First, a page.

Community, which produces altar bread, is outgrowing the facilities it has had since 1957.
When Catholics receive Communion, they don’t often think about where the round wafers, called hosts, come from. In many cases, those Communion hosts are baked by members of religious communities, whose life of prayer is a fitting setting for producing what will be called “the Body of Christ.”
Baking communion breads is one of the primary means of support for the Cistercian nuns of the Valley of Our Lady Monastery in Prairie du Sac, Wisconsin. They are the only Cistercian nuns in the United States, a foundation of the Swiss Abbey of Frauenthal, founded in the year 1231.
They have been in Wisconsin since 1957, but with recent growth and a need for a quieter, more secluded place for their contemplative life, they are planning to build a new monastery.
“Our Foundresses purchased the farmland on which our monastery presently stands — 112 acres in rural Wisconsin,” according to the nuns’ website. “The glacier-formed bluff, meadow, woods and creek reflect God’s beauty. Though situated in a lovely rural valley, nestled up against Wisconsin’s glacier bluffs, our monastery buildings were originally meant to be temporary. The space they provide has become inadequate as more young women enter. Noise from increasing traffic disrupts the quiet necessary for a life of prayer.”
The 23 nuns — more than one-third of whom are millennials — have already received support from generous benefactors, but still need to raise a significant amount before they can realize their dreams.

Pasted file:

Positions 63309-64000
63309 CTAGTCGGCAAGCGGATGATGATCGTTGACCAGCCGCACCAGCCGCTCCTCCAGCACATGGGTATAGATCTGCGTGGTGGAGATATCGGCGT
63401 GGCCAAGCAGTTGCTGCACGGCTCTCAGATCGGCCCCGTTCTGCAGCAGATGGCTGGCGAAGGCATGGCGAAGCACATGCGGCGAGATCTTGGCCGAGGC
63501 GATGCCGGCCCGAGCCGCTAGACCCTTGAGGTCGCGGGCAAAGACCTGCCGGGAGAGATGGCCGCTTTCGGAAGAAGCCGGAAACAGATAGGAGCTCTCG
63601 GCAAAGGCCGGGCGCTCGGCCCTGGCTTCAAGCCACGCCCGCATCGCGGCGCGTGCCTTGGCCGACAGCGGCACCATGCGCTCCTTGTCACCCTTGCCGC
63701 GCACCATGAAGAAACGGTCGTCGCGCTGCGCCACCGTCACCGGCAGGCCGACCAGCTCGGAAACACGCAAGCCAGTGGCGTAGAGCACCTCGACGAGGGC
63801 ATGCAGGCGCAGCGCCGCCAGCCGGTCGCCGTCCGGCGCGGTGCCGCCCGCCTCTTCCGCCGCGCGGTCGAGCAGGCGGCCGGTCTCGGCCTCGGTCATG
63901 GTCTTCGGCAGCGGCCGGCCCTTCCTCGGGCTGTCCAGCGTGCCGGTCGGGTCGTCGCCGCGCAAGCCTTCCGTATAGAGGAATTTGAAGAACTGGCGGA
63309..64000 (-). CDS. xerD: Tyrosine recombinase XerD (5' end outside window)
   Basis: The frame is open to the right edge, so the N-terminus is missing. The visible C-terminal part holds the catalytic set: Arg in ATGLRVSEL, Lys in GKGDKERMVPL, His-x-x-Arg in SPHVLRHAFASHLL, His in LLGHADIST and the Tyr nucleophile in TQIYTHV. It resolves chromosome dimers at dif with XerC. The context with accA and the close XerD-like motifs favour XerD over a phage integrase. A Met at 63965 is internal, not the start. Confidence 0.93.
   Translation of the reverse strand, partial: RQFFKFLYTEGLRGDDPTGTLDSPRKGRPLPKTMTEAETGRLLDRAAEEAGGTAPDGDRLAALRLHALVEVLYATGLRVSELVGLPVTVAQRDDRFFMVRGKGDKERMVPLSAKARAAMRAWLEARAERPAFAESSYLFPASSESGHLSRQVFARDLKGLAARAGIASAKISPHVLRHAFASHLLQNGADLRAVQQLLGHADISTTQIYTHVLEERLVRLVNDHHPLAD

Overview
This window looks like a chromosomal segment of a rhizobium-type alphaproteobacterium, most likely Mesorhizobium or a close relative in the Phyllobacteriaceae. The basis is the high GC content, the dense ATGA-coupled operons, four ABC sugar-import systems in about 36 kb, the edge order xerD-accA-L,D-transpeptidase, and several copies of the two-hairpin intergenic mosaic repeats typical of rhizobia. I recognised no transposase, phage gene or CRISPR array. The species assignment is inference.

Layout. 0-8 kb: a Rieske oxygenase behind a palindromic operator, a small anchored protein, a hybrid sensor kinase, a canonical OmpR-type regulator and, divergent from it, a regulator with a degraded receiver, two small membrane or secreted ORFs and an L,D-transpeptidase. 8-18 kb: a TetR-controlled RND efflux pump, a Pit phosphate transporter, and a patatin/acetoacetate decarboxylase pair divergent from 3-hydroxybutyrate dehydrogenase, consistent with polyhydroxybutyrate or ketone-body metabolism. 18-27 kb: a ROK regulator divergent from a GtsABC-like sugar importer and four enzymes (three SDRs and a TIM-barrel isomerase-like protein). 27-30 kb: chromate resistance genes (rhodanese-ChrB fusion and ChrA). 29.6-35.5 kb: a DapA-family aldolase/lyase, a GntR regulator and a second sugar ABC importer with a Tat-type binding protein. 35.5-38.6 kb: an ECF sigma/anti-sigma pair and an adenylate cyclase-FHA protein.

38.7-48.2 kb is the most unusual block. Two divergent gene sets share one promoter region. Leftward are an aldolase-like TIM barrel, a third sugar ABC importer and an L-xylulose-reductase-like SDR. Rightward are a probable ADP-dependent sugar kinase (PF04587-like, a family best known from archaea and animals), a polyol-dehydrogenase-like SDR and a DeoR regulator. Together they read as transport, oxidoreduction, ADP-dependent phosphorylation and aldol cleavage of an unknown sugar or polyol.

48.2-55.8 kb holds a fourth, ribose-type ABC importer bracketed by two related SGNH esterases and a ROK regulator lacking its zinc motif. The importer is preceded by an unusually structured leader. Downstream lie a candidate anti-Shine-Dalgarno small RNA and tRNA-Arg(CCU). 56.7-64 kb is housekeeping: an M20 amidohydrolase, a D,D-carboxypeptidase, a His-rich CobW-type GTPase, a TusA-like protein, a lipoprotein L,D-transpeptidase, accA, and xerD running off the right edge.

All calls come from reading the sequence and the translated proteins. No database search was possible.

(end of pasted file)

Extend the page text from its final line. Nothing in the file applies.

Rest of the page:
“The current monastery is a cobbled-together complex that includes a former Wisconsin governor’s summer home dating back to the 1920s,” according to Religion News Service. “The women who founded the community never intended for their current space to be a permanent monastery.”
“The layout just isn’t conducive to the monastic life,” said one of the nuns, named Sister Bede. “We shouldn’t be living in a governor’s summer house for a monastery. They never intended it to be the final home.”
The plans are for a 54,000-square-foot monastery on 229 acres in rural Iowa County, including a chapel, cells for 30 nuns, and a guest house. Said RNS:
The buildings will be grouped around a quadrilateral, a form meant to encourage contemplative dialogue with God. Being among nature also encourages that. “To stand still and wonder at a dragonfly, at a dandelion … the wonder and the contemplation very much go hand in hand,” said the Cistercians’ prioress, Sister Anne Marie.
Kevin Clark, a Lincoln, Nebraska-based architect who began working with the sisters on the project in 2017, said that “less than a handful of monasteries have been designed and built in the last 40 to 50 years.”
“This is an entire town we’re building,” he told RNS, of the $18 million project. “We’re building their chapel, their office building, their dining room, the housing, and their industry being their factory. … It’s everything they will need or use for their lives,” Clark said.
The project also has a “sustainability architect,” Lou Host-Jablonski, who is investigating how to build as ecologically responsibly as possible. Possible avenues for that include integrating geothermal energy to heat water, taking advantage of natural lighting and placing the buildings to both protect the nuns from the wind and making the best use of it for energy.
In medieval times, “you designed sustainably because you didn’t have computers and smartphones and UV panels; you didn’t have electricity; you didn’t have pumps,” said Host-Jablonski.
The nuns are especially keen to raise funds now, as an anonymous donor has pledged to match up to $1 million collected by April 2021.